A judge dismisses unconventional challenge to Baltimore's leash law

With fines lowered, dog owner pleased her point is being heard

November 04, 2010|By Jill Rosen, The Baltimore Sun

A judge dismissed an unconventional challenge to Baltimore's leash law Thursday morning but considerably reduced the dog owner's fines.

Environmental Control Board Administrative Judge Patricia Webb dismissed a challenge by Dawn Conte of Patterson Park, who argued that she shouldn't have been fined for having her dogs off leash last summer because the city hasn't followed through on promises to construct more dog parks.

Webb denied Conte's argument, pointing to existing legal dog parks in the city — in Canton, Locust Point and downtown. The judge also cut Conte's fines from $600 to $175.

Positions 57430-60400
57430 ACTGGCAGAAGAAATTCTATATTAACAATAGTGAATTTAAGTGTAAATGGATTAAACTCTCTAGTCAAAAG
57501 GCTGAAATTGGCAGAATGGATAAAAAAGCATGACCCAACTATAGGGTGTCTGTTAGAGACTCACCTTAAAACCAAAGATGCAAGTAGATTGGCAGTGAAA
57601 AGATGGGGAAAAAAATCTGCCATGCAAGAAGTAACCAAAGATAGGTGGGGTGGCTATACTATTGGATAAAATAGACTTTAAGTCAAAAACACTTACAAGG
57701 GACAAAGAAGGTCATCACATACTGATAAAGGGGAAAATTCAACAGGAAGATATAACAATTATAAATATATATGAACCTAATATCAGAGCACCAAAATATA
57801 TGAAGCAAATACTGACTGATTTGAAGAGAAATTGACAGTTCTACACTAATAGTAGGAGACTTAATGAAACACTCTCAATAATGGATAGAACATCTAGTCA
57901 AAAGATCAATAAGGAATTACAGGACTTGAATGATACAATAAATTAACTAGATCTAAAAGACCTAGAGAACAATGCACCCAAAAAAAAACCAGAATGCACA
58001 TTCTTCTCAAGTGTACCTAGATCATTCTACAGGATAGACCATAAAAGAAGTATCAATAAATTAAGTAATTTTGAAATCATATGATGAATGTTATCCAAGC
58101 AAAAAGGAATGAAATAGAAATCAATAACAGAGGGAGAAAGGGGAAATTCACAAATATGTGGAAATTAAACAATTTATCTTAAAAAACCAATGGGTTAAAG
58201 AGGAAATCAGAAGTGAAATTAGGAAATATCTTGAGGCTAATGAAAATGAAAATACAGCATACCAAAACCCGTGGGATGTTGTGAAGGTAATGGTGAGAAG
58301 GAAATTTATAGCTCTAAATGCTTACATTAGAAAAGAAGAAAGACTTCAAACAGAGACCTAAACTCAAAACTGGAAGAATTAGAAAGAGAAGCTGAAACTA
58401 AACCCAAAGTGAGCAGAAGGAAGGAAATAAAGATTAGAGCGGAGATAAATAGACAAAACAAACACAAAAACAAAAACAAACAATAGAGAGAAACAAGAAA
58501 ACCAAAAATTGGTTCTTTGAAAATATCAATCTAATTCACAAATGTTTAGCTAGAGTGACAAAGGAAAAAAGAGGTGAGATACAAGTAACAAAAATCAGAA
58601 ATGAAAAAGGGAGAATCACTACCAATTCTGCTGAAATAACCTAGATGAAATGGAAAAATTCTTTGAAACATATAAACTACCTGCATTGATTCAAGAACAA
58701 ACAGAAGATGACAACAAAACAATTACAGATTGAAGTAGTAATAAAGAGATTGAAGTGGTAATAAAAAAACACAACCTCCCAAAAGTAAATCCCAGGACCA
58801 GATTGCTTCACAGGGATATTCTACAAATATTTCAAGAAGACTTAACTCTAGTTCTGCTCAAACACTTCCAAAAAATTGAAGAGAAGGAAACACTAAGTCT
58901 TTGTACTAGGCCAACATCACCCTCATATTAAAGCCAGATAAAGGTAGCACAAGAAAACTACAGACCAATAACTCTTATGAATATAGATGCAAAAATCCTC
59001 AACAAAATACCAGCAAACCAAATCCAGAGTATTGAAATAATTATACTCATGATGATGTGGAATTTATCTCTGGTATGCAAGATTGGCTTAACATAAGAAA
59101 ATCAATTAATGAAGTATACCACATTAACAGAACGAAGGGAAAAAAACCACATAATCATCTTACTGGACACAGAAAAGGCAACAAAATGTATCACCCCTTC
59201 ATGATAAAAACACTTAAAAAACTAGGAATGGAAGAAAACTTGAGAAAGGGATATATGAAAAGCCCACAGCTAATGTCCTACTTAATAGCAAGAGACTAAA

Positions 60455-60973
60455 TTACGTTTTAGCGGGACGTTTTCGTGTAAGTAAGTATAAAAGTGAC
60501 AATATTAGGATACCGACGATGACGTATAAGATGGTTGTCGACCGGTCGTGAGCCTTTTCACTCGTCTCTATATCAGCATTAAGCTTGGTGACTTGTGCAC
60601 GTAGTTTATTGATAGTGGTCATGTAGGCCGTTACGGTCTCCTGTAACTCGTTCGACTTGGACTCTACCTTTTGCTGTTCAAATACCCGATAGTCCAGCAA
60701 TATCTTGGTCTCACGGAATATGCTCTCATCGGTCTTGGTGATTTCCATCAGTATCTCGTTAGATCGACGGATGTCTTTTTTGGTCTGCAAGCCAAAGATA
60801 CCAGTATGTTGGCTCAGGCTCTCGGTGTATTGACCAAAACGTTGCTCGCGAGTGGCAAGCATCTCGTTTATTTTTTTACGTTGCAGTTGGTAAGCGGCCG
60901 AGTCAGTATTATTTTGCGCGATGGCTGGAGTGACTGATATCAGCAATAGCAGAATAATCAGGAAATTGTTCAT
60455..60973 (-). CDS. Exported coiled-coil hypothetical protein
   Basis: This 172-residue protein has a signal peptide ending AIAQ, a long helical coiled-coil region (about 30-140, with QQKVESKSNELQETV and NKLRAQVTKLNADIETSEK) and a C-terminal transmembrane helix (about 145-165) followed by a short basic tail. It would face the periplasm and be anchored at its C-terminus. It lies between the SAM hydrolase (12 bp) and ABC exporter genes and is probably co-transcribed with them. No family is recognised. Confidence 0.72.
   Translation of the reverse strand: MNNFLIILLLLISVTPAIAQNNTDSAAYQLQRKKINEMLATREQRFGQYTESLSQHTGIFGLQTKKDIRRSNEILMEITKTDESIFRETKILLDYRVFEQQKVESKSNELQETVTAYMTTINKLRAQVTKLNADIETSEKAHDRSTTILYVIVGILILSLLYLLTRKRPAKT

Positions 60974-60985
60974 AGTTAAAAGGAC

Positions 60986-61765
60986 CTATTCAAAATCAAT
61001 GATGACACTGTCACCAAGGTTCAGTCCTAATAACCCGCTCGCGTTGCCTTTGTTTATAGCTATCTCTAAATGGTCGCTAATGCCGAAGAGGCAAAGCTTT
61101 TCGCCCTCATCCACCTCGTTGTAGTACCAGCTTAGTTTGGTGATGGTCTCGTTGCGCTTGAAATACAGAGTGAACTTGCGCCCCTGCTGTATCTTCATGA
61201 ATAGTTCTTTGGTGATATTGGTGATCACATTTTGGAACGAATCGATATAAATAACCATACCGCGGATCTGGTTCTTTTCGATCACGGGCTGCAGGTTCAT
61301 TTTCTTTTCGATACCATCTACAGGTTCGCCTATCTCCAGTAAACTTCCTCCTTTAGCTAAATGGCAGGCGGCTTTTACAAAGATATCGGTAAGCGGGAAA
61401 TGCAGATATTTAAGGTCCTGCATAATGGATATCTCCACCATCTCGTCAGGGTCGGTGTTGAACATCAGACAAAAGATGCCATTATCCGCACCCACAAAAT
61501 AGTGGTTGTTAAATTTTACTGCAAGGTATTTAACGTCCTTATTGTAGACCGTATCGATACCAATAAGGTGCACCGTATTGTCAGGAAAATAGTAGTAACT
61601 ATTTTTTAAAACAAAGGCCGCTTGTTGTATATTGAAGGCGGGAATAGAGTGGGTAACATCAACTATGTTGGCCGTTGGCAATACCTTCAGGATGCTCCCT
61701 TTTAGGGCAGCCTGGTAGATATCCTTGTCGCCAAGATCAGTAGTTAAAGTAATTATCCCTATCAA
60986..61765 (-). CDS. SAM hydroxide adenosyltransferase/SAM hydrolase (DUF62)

Conte, who plans to appeal the decision, said she's still pleased that the case is bringing attention to the need for more city dog parks.

"This had generated a lot of attention and hopefully we can keep it going and something good will come of it," she said.

In 2009, the city passed a law that not only set leash violation fines but established a framework for creating more legal dog parks and hours when dogs could play in existing parks. Conte's attorney, Robert E. Joyce, an animal lover who is taking the case pro bono, argued that because Baltimore hasn't kept up its end of the bargain with the parks, the rest of the law shouldn't apply either.

Recreation and parks director Gregory Bayor said this week that though city money is tight, he's willing to consider inexpensive fenced-in dog areas, particular in Patterson Park and Riverside Park.

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